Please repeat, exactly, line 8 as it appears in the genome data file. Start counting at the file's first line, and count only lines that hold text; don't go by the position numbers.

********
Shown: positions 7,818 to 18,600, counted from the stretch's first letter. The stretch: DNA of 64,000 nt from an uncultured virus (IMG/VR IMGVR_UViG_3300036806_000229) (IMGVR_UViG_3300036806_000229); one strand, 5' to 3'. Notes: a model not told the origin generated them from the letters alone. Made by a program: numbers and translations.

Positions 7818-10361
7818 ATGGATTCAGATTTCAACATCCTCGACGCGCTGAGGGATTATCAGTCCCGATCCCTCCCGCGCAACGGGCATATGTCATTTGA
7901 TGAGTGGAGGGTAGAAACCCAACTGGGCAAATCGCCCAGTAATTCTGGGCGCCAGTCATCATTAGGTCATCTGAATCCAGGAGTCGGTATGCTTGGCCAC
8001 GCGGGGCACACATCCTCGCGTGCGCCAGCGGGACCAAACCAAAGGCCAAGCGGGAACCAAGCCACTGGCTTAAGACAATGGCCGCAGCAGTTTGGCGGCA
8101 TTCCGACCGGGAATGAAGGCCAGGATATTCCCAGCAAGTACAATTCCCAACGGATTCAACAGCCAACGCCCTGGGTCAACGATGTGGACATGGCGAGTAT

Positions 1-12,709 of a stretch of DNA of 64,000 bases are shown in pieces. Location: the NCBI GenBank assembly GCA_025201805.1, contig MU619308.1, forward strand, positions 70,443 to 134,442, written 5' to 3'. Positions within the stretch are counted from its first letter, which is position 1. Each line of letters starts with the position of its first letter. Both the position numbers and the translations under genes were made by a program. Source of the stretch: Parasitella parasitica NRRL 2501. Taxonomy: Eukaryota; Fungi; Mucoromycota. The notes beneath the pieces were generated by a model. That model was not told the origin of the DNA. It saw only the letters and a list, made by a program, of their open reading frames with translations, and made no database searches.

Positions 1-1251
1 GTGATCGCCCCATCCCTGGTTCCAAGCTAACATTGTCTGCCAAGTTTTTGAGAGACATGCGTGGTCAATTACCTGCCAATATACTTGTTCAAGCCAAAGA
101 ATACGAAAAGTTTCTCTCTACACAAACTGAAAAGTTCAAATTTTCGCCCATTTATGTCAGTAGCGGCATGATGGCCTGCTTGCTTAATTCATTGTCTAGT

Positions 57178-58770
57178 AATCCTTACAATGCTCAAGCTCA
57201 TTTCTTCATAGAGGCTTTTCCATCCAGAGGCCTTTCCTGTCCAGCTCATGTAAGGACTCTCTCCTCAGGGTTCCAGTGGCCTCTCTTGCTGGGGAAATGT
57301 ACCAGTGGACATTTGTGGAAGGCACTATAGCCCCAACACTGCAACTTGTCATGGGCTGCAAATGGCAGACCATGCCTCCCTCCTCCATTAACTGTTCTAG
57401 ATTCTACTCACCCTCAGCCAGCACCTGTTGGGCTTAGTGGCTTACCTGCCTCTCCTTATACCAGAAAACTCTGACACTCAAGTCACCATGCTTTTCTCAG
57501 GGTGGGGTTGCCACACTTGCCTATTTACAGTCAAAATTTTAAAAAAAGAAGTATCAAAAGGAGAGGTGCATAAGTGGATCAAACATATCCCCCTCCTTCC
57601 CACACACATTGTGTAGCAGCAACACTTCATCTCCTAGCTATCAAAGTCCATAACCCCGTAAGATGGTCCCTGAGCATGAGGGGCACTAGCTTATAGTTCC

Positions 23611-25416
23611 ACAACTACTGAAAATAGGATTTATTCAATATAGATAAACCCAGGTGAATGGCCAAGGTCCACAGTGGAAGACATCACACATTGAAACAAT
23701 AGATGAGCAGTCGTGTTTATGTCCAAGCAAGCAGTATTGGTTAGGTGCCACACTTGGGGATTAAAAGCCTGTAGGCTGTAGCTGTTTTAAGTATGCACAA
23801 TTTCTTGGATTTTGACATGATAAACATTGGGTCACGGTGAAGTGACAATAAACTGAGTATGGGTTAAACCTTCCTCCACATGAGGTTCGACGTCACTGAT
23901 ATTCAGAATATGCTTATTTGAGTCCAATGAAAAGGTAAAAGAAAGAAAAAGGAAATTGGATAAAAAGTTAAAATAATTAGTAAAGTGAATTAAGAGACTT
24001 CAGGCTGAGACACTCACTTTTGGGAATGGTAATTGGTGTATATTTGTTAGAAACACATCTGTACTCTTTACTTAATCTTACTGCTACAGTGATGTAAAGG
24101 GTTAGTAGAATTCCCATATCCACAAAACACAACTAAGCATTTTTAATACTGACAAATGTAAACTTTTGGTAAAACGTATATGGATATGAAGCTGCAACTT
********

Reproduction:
Positions 1-1251